The answer is, in order to know precisely how predictive analytics may benefit current marketing operations, you do need to learn a few specifics about how it works. This short article covers just enough of the inside mechanics to eliminate predictive analytics' "voodoo" status. Here you will learn what a predictive model is, and how it constitutes a key form of business intelligence by actively guiding marketing campaigns. To this end, we'll take a look inside to see how a model works and how it is created.
Predictors Rank Your Customers to Guide Marketing
Predictive analytics' central building block is the predictor, a single value measured for each customer. For example, recency, which is based on the number of weeks since the customer's last purchase, has higher values for more recent customers. This predictor is usually a reliable campaign response predictor: you will receive more responses from those customers more highly ranked by recency. That means that if you contact your customers in order of recency - first, call the most-recent customer; next, call the next-most-recent customer; and so on - you will improve your response rate.
For each prediction goal, there are an abundance of predictors that will help rank your customer database. For example, consider a customer's online behavior: Customers who spend less time logged on may be less likely to renew their annual subscription. In this case, retention campaigns can be cost-effectively targeted to customers with a low monthly usage predictor value.
Combined Predictors Mean Smarter Rankings
It turns out you can do even better by using more than one predictor at a time, combining them with a model. Creating this model is the very purpose of predictive analytics.
One way to combine two predictors is with a formula, such as simply adding them together. If both recency and personal income influence the chance that a customer will respond to a mailing, a good predictor may be:
Voila, a new, improved predictor. If recency is twice as important, give it twice the weight:
A scheme such as this that combines predictors is called a model - in the case of the summation above, a linear model. For this reason, predictive analytics is also called predictive modeling.
Other predictive models are business intelligence rules, such as:
If you discover that urban customers who spend more time exploring new service features are at a greater risk to cancel, expand this rule-based model with a second rule:
The right combination of predictors will perform better prediction by considering multiple aspects of the customer and her behavior. To match the complexity of customer decisions, a predictive model must usually be much richer and more complex than the above examples, combining dozens of predictors.
The Computer Makes Your Model from Your Customer Data
The real trick is to find the best predictive model. This is a difficult problem, since there are so many options. There are many kinds of models, such as linear formulas and business rules. And, for each kind of model, there are all the weights or rules or other mechanics that determine precisely how the predictors are combined. In fact, there are so many choices, it is literally impossible for a person to try them all and find the best one.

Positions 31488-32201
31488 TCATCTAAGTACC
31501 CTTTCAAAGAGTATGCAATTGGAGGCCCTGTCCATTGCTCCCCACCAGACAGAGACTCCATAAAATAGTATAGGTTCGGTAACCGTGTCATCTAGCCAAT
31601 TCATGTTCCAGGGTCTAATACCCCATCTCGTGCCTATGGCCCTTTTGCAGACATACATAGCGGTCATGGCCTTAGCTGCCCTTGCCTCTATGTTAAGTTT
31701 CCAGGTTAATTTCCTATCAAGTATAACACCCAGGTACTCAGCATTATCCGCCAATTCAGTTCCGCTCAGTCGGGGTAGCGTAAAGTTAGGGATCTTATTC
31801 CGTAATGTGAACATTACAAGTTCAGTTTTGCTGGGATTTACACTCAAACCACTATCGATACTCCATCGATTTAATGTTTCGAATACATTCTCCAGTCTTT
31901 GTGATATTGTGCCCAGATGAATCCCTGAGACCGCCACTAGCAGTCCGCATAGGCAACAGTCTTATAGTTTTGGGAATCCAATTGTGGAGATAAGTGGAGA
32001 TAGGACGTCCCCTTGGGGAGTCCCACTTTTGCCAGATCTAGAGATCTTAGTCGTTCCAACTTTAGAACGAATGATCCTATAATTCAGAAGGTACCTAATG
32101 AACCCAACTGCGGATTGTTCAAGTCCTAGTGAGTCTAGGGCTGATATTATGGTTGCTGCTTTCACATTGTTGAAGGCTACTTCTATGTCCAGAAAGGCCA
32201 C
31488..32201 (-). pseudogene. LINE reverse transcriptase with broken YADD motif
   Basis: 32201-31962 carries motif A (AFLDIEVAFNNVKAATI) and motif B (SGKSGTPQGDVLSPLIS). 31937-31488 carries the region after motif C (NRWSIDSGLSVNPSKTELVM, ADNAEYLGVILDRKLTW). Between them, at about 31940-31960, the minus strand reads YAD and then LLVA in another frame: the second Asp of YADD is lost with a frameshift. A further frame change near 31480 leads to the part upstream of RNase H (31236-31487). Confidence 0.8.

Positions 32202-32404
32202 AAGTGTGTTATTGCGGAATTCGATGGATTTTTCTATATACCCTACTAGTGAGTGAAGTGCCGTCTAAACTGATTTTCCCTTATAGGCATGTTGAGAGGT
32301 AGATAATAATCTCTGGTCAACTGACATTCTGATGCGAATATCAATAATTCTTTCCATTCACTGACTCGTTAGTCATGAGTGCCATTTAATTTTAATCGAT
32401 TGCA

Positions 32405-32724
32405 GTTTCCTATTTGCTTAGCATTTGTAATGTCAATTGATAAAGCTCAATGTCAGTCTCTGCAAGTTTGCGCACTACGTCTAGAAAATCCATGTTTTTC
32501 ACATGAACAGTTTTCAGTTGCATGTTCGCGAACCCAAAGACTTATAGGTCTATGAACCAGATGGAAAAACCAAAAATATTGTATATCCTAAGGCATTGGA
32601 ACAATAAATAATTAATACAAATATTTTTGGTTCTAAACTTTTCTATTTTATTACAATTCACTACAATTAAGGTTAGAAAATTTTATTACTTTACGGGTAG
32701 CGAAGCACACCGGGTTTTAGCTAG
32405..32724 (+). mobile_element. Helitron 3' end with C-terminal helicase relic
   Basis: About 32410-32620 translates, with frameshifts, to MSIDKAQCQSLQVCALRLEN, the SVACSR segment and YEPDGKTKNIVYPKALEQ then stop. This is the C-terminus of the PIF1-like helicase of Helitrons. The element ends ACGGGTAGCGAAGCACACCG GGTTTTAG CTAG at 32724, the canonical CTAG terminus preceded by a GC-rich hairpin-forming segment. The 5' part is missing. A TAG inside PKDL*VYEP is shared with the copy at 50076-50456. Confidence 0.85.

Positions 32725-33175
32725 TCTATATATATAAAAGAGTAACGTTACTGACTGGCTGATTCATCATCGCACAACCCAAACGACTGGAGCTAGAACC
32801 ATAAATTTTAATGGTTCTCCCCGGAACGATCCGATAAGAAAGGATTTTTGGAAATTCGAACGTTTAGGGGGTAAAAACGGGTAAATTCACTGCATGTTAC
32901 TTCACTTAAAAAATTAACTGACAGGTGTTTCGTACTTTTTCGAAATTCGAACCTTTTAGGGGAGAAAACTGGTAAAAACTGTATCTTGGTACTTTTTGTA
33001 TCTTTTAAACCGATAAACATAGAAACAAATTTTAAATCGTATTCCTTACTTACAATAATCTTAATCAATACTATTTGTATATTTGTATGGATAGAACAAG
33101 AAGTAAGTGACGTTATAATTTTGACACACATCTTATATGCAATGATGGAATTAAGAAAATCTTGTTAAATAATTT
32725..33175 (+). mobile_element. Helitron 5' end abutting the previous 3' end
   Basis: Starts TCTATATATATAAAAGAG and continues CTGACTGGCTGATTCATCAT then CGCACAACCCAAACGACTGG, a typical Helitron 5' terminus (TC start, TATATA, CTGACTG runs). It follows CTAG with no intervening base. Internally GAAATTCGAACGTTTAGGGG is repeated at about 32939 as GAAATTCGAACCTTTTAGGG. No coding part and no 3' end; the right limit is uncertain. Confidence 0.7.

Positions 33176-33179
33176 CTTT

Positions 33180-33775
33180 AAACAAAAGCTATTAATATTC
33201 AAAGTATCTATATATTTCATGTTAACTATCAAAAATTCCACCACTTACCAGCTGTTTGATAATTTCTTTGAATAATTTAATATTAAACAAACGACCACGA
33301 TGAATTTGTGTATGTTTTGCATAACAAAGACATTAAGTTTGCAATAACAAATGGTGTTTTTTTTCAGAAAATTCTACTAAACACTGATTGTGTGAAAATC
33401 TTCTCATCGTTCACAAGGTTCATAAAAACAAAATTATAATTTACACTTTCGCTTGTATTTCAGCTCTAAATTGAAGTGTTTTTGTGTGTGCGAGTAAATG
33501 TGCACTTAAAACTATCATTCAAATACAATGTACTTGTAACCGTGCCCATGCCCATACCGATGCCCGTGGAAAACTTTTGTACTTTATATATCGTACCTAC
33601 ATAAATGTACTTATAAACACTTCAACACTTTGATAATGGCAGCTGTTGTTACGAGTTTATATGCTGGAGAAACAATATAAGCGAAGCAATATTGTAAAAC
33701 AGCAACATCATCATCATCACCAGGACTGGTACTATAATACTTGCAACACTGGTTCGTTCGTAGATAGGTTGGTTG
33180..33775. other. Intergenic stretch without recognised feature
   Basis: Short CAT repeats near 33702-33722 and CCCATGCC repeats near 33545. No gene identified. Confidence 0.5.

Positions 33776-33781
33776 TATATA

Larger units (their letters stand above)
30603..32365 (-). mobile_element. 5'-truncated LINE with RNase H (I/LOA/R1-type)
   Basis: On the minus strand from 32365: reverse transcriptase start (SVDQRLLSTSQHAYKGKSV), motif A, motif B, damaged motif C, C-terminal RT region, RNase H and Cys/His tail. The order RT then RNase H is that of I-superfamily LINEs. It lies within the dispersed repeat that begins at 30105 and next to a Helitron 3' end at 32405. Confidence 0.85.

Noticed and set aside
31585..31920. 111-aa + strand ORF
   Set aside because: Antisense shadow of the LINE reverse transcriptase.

Predictive analytics is data mining technology that uses your customer data to build a predictive model specialized for your business. This process learns from your organization's collective experience by leveraging your existing logs of customer purchases, behavior and demographics. The wisdom gained is encoded as the predictive model itself. Predictive modeling software has computer science at its core, undertaking a mixture of number crunching, trial and error.
Figure 1: Wisdom Gained: A Predictive Model is Built from Customer Data
Predictive analytics can generate business rules that may make clear sense, or you could end up with a complex formula that is hard to decipher. The choice is up to you, keeping in mind that a simpler, more intuitive model may not perform prediction as well.
A Simple Curve Shows How Well Your Model Works
Either way, you need solid proof that the model is a good one. A profit curve (shown in Figure 2) estimates the profit you'll receive from a campaign guided by predictive analytics, depending on how many prospects you contact. The profit this curve predicts depends on the ranking of your customers given by a predictive model, the cost per contact (e.g., printing and mailing costs) and the average profit per respondent.
Figure 2: A Typical Profit Curve
As shown by the upper line in Figure 2, the more customers you contact, the greater your profit, up to a point. This predicted profit line rises initially, since you will contact customers more likely to respond first. After exhausting those highly ranked, though, contacting the remaining customers will only serve to decrease your profit. You'll probably want to stop your campaign at the high profit peak, although that choice may depend on your longer-term marketing strategies.